Get to Know the Greek Word “Philotimo”
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Most Greeks know exactly what Philotimo is even if they haven’t actually heard the word. The principals of Philotimo are strongly ingrained in every Greek person’s upbringing. Families instill the values of this word from a very young age, and the principals are closely tied to what it truly means to be Greek.
So what is Philotimo exactly? It can be a challenge to articulate exactly what it is because it is a word that has no direct translations in any language. Rather, the ideas encapsulate a system of beliefs. Here’s some insight as to what this word really means:
Definition of Philotimo
Wikipedia translates Philotimo as “love of honor” but most who are familiar with this word in Greek know that this definition is an oversimplification and therefore slightly misses the mark. Literally speaking, this definition is fairly accurate because “Philo” is one of the Greek words for love and “timo” means honor. However, combining these two words together creates an entirely new concept.
Greeks would explain that this word describes the very essence of what it means to be Greek. Children are often taught the principals of Philotimo when being reprimanded for bad behavior. Certain behaviors are seen as shameful and families are often completely dishonored when their children misbehaved. In other words, when you act poorly, you not only bring shame upon yourself, but also shame upon your whole family.
The reverse is also true where if someone behaves honorably, the whole family is lifted up in the eyes of the Greeks because of their actions. The ultimately goal of Philotimo is to express a love of behaving honorably. However, even that doesn’t quite capture it’s essence (although it does come somewhat close).
Examples of Philotimo in Action
There are a few noteworthy examples of times when Greeks showed what Philotimo really means. Since this is a word that is truly hard to define and explain, it might help to be shown some examples. Here’s a look at some of the standouts:
Ultimately, everyone who fought on the side of the Spartans that day thought there was a possibility that they were doomed. However, they also knew in their hearts that fighting this battle against the mighty Persian Empire was the right thing to do. This battle enabled the Athenians to gather their navy and execute a brilliant strategy that would ultimately cause the Greeks to win the war. On the flip side, the Greek man who betrayed the Spartans to the enemy by showing a secret pathway into the Thermopylae pass displayed a lack of Philotimos so intense that he is forever shamed.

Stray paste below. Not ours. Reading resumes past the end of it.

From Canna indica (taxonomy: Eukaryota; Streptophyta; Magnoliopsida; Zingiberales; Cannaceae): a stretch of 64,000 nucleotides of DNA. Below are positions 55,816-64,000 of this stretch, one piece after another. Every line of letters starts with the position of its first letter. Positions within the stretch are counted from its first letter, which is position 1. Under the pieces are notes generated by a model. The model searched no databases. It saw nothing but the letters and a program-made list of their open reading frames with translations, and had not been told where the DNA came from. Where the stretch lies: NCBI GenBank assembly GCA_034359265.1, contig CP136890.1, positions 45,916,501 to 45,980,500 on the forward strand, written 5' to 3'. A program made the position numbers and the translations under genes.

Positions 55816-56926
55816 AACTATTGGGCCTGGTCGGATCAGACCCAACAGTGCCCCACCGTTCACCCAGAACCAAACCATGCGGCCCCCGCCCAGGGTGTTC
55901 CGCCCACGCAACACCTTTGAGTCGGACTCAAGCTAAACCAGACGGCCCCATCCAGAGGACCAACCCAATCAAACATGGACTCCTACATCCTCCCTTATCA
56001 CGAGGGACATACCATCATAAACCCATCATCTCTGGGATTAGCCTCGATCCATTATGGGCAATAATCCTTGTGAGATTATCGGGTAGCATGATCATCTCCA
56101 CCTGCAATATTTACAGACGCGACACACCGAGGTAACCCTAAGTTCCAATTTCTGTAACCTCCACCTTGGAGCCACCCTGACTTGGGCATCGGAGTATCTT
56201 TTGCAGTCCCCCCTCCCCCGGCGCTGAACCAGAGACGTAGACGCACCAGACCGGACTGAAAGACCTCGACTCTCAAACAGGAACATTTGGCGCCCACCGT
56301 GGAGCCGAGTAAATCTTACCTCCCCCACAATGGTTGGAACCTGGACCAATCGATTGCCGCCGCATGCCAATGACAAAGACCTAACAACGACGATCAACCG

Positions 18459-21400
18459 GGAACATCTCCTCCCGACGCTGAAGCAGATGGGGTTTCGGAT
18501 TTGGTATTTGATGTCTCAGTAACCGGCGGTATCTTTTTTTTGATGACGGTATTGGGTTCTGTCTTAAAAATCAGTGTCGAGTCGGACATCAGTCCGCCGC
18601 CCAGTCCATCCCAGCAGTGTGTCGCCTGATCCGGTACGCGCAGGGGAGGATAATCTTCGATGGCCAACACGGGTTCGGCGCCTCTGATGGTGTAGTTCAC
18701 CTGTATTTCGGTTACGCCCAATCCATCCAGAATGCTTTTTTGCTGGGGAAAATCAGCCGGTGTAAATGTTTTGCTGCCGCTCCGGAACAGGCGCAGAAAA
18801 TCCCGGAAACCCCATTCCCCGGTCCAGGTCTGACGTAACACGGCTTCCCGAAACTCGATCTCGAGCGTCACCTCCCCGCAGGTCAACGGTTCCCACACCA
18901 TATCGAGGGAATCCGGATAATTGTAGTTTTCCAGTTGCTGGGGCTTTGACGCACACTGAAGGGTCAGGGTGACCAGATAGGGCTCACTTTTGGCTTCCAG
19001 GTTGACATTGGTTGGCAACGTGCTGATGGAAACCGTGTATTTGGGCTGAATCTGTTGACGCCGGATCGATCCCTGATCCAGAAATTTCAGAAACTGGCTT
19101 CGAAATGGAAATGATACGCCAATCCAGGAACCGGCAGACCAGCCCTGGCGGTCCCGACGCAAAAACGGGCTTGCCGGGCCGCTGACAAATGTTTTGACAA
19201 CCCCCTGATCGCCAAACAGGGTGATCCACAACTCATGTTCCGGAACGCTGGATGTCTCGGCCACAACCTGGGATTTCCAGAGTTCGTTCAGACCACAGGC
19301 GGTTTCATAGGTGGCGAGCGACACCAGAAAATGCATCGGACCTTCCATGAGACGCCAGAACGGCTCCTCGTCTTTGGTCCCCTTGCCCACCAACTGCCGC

The Greeks fought an important battle during World War II on the island of Crete. Although the Greeks ultimately lost and then became occupied by the Germans, they were steadfast in their knowledge that resisting German occupation was the right thing to do. When the Axis Powers asked Metaxas if they could enter the country without a fight, he resisted and refused to let them in.
The Greeks fought hard, and they nearly won the battle. More importantly, for the first time during World War II, a country refused to give into Germany’s demands! Because they refused to give into the Axis Powers, the Greeks inspired the world. Winston Churchill famously said that, “Hence, we will not say that Greeks fight like heroes, but that heroes fight like Greeks.” The Greeks upheld the ideology of Philotimo and inspired the Allies, who eventually won the war, in the process.
As you can see, the principals of Philotimo are deeply ingrained in the Greek psyche. It is also an ancient concept and can be traced to Ancient Greek philosophers and writers, such as Thales and Plato. Greeks are simply expected to act in this honorable way, no matter what.
Categorized in: Ancient Greek History
This post was written by GreekBoston.com